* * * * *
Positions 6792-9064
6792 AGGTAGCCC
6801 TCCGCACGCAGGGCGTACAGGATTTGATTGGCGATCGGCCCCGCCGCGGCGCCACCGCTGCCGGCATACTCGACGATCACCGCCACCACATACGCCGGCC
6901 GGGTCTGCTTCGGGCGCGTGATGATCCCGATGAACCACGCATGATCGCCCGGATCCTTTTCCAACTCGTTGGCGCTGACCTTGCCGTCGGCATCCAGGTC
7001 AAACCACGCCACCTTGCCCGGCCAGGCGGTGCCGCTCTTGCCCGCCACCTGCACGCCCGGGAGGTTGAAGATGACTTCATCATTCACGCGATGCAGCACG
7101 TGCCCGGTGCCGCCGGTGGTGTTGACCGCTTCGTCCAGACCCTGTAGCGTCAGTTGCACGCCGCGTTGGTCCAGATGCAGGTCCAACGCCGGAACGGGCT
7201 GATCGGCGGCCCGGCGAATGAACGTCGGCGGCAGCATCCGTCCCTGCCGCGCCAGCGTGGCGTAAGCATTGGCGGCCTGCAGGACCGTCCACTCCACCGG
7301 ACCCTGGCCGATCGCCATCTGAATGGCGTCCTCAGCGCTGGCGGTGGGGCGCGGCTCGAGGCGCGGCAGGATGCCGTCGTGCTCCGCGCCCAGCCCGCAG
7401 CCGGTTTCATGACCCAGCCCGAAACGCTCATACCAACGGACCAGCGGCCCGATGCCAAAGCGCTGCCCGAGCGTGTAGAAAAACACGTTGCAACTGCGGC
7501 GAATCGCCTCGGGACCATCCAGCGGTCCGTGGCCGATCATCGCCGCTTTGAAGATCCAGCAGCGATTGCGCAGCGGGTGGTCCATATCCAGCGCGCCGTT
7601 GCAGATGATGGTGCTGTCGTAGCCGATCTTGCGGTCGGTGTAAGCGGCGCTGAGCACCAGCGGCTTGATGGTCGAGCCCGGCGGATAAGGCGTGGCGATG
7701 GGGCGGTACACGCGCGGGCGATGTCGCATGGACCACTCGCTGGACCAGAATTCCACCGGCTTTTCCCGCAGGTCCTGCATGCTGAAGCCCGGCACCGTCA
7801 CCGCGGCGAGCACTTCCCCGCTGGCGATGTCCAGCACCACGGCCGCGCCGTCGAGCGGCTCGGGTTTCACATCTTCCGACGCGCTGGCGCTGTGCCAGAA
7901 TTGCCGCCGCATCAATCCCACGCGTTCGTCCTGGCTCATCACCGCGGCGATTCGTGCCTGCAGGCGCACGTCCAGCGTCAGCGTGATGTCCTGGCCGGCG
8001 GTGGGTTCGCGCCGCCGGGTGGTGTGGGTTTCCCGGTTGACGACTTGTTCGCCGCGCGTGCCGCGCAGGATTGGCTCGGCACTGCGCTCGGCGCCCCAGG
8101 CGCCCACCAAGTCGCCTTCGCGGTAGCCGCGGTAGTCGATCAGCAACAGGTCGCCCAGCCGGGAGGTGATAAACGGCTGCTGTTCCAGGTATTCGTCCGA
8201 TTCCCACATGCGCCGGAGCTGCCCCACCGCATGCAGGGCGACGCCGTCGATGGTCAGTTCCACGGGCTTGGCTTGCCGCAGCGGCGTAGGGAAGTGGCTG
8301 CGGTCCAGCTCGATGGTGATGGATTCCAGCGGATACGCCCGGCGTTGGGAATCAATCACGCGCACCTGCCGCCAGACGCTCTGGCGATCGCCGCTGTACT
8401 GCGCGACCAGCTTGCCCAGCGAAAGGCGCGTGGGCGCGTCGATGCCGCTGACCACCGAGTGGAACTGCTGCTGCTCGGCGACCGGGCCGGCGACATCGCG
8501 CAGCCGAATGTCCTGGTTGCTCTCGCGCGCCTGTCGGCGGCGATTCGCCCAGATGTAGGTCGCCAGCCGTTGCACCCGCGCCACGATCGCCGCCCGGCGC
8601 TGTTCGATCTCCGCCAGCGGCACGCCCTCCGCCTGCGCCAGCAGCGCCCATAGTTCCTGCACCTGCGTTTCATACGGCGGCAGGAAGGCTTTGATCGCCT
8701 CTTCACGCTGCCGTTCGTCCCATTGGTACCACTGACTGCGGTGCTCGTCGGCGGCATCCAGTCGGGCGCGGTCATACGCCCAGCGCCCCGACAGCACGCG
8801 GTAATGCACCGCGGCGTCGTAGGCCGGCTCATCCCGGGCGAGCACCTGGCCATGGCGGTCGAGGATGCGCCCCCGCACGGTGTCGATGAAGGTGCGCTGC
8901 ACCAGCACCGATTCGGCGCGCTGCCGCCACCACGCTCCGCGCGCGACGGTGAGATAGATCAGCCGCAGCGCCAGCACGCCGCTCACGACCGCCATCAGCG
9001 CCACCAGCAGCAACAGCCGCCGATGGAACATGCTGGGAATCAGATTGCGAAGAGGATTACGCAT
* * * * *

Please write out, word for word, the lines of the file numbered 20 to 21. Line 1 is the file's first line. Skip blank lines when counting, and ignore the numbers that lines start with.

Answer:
8501 CAGCCGAATGTCCTGGTTGCTCTCGCGCGCCTGTCGGCGGCGATTCGCCCAGATGTAGGTCGCCAGCCGTTGCACCCGCGCCACGATCGCCGCCCGGCGC
8601 TGTTCGATCTCCGCCAGCGGCACGCCCTCCGCCTGCGCCAGCAGCGCCCATAGTTCCTGCACCTGCGTTTCATACGGCGGCAGGAAGGCTTTGATCGCCT